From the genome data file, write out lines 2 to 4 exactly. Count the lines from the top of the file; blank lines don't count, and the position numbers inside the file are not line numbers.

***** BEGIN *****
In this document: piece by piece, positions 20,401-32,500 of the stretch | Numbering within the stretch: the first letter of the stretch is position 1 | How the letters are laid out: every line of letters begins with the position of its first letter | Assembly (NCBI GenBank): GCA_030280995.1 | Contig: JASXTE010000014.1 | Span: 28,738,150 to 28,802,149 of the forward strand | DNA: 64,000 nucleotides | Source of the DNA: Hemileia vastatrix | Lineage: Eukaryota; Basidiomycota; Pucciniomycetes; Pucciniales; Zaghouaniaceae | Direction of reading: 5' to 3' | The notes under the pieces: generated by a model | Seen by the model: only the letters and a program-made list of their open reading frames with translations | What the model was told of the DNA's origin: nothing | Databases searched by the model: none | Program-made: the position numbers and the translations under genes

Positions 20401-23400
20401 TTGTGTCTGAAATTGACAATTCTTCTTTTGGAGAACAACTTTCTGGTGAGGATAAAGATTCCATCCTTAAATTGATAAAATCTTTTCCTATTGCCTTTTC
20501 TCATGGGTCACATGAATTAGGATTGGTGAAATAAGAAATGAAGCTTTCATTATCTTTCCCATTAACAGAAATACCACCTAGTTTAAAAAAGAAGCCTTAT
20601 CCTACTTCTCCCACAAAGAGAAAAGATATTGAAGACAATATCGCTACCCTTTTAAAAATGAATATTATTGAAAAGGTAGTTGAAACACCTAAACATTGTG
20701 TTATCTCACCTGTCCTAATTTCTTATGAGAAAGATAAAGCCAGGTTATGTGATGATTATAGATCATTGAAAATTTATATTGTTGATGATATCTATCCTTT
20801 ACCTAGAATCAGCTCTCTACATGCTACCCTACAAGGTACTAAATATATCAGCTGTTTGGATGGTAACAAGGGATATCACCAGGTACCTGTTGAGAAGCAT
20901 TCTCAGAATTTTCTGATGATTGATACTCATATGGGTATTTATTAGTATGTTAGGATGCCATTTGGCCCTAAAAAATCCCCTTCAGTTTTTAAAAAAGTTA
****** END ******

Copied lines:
Positions 20401-23400
20401 TTGTGTCTGAAATTGACAATTCTTCTTTTGGAGAACAACTTTCTGGTGAGGATAAAGATTCCATCCTTAAATTGATAAAATCTTTTCCTATTGCCTTTTC
20501 TCATGGGTCACATGAATTAGGATTGGTGAAATAAGAAATGAAGCTTTCATTATCTTTCCCATTAACAGAAATACCACCTAGTTTAAAAAAGAAGCCTTAT